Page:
By Decision
9
of May 29, 2000, Branch 68 of the Pasig City RTC found in favor of
respondents.
10

Petitioners thereupon assailed the RTC Decision via petition for certiorari
11
with prayer
for a temporary restraining order with the CA, docketed as CA-G.R. SP No. 59021.
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By Decision
12
of November 13, 2000, the CA denied the petition for lack of merit and
affirmed in toto the May 29, 2000 RTC Decision. Petitioners’ Motion for Reconsideration
was denied, prompting them to file a petition for review before this Court, docketed as
G.R. No. 147465.
By Decision
13
of January 30, 2002 and Resolution
14
of April 10, 2002, this Court
affirmed the November 13, 2001 CA Decision and declared the contract valid and
perfected, albeit ineffective and unimplementable pending approval by the President.
JANCOM and the MMDA later purportedly entered into negotiations to modify certain
provisions of the contract which were embodied in a draft Amended Agreement
15
dated
June 2002. The draft Amended Agreement bore no signature of the parties.
Respondents, through Atty. Molina, subsequently filed before Branch 68 of the Pasig
City RTC an Omnibus Motion
16
dated July 29, 2002 praying that: (1) an alias writ of
execution be issued prohibiting and enjoining petitioners and their representatives from
calling for, accepting, evaluating, approving, awarding, negotiating or implementing all
bids, awards and contracts involving other Metro Manila waste management projects
intended to be pursued or which are already being pursued; (2) the MMDA, through its
Chairman Bayani F. Fernando, be directed to immediately forward and recommend the
approval of the Amended Agreement to President Gloria Macapagal Arroyo; (3)
Chairman Fernando be ordered to personally appear before the court and explain his
acts and public pronouncements which are in direct violation and gross defiance of the
final and executory May 29, 2000 RTC Decision; (4) the Executive Secretary and the
Cabinet Secretaries of the departments-members of the National Solid Waste
Management Commission be directed "to submit the contract within 30 days from notice
to the President for signature and approval and if the latter chooses not to sign or
approve the contract, the Executive Secretary be made to show cause therefor;" and (5)
petitioners be directed to comply with and submit their written compliance with their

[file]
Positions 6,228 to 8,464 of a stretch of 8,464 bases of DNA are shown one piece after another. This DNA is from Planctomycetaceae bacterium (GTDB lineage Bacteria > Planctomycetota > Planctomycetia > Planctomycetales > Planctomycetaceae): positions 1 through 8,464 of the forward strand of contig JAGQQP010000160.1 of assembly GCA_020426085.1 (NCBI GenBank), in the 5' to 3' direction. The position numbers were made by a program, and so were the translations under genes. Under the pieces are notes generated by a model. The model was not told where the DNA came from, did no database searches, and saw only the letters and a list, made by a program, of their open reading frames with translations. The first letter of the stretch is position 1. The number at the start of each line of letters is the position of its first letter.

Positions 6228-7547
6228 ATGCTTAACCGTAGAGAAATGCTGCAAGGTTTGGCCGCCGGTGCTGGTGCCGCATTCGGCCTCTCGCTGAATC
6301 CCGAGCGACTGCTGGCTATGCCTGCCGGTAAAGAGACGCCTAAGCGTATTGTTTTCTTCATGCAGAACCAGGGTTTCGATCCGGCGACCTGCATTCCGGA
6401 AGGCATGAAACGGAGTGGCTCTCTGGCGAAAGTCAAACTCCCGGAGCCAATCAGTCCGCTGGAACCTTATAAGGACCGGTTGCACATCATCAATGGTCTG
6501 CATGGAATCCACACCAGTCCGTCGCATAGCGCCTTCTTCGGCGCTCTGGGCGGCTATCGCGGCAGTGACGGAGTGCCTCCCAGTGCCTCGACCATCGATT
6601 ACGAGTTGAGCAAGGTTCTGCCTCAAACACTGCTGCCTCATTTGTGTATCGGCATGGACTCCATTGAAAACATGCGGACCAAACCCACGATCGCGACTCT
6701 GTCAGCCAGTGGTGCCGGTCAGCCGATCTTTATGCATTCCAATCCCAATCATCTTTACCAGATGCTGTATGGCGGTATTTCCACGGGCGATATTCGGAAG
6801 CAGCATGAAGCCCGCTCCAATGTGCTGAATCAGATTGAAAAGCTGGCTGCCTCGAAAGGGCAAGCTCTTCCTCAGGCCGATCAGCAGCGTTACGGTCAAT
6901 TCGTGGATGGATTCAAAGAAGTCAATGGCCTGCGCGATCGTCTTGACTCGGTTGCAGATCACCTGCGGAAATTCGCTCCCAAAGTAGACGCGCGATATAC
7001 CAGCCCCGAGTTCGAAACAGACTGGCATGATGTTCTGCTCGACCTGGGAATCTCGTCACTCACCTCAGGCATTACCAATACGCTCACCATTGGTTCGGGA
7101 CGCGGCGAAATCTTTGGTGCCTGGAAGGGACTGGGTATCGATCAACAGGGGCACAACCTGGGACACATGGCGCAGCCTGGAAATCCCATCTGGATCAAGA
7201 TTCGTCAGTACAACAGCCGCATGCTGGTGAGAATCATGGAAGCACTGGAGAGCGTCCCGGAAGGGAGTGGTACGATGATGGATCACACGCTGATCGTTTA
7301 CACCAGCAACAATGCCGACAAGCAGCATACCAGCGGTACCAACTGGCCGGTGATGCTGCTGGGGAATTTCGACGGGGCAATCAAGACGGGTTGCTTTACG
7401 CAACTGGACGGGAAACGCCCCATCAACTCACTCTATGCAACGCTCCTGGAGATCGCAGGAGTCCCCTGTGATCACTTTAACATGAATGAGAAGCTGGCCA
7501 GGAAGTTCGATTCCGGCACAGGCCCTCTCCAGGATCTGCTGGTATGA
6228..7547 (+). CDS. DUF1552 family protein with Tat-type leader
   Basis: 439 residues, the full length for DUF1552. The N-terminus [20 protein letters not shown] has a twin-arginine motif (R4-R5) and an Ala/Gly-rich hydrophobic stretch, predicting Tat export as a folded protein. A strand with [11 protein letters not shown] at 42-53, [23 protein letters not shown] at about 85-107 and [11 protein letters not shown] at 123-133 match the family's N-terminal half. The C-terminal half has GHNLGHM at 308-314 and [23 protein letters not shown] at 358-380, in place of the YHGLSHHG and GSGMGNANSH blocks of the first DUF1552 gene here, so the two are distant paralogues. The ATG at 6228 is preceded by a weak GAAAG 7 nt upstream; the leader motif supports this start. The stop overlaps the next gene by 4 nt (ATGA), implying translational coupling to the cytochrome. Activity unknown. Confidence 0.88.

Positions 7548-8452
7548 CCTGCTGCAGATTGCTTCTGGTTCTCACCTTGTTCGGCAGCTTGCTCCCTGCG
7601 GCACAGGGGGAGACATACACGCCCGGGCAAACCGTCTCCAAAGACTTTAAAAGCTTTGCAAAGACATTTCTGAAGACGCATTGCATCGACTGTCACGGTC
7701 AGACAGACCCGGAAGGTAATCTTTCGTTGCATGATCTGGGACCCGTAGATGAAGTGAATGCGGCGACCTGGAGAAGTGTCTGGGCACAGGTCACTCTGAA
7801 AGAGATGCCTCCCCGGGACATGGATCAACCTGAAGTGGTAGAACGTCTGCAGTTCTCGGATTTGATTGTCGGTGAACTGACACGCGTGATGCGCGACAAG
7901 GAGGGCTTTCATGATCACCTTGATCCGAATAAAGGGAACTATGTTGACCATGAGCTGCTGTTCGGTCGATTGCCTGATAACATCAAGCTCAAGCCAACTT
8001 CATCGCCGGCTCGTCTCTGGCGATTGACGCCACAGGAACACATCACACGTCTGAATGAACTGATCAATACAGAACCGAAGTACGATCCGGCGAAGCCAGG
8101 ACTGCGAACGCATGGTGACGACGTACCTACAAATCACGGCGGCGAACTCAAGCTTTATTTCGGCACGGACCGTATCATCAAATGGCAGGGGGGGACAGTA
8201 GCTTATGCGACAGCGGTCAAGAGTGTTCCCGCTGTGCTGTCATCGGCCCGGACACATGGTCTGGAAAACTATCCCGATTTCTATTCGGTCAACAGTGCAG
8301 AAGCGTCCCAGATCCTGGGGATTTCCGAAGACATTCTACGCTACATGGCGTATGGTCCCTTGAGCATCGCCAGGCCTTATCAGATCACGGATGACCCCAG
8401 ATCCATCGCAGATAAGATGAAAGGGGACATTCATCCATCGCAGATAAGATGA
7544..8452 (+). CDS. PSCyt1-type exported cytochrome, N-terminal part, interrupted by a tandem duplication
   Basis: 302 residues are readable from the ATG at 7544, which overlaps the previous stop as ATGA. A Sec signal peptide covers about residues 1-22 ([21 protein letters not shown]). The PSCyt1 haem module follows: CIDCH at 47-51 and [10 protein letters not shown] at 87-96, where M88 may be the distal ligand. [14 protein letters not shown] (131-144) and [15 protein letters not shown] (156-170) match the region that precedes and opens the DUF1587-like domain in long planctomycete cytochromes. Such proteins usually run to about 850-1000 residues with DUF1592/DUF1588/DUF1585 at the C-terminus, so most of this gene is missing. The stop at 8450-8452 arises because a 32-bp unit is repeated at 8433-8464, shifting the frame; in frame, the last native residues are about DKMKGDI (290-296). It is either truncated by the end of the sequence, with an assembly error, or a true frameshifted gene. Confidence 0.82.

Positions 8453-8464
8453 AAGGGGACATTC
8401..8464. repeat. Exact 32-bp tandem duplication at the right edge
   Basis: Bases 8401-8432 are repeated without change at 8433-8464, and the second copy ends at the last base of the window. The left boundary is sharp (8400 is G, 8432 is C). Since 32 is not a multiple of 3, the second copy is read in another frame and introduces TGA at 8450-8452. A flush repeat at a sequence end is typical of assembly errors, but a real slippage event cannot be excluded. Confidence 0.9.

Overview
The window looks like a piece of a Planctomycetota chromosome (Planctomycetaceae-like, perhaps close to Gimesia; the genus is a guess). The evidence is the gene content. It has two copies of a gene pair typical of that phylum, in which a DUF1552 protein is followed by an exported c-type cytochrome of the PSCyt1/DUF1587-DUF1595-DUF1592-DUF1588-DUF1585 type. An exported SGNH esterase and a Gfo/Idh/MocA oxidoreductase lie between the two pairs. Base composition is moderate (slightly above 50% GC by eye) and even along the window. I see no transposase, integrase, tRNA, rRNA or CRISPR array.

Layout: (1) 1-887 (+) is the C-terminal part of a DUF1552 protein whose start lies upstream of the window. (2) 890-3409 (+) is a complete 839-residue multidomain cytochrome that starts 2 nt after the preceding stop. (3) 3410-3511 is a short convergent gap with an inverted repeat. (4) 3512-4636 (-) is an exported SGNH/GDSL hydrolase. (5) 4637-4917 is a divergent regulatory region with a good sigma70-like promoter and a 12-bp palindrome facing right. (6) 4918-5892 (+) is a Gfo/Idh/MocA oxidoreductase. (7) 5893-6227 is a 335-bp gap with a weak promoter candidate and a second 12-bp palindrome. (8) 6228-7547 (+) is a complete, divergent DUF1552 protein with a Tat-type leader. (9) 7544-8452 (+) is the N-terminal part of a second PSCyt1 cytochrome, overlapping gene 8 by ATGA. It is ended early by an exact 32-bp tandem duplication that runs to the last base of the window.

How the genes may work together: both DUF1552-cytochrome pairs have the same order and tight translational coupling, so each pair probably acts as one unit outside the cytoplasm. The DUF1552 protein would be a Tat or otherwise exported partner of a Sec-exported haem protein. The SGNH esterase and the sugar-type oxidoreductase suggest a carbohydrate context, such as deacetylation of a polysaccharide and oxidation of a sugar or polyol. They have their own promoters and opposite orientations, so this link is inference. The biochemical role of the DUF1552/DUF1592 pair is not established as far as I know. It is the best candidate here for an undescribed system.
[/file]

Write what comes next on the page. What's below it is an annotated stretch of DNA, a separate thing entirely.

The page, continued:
obligations specifically directed under the provisions of Article 18, paragraphs 18.1,
18.1.1 (a), (b), (c) and (d) of the contract within 30 days from notice.
17

To the Omnibus Motion petitioners filed their Opposition
18
which merited JANCOM’s
Reply
19
filed on August 19, 2002.
On August 21, 2002, Atty. Simeon M. Magdamit, on behalf of Jancom International, filed
before the RTC an Entry of Special Appearance and Manifestation with Motion to Reject
the Pending Omnibus Motion
20
alleging that: (1) the Omnibus Motion was never
approved by Jancom International; (2) the Omnibus Motion was initiated by lawyers
whose services had already been terminated, hence, were unauthorized to represent it;
and (3) the agreed judicial venue for dispute resolution relative to the implementation of
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the contract is the International Court of Arbitration in the United Kingdom pursuant to
Article 16.1
21
of said contract.
In the meantime, on November 3, 2002, the MMDA forwarded the contract to the Office
of the President for appropriate action,
22
together with MMDA Resolution No. 02-
18
23
dated June 26, 2002, "Recommending to her Excellency the President of the
Republic of the Philippines to Disapprove the Contract Entered Into by the Executive
Committee of the Presidential Task Force on Waste Management with Jancom
Environmental Corporation and for Other Purposes."
By Order
24
of November 18, 2002, the RTC noted the above-stated Entry of Special
Appearance of Atty. Magdamit for Jancom International and denied the Motion to Reject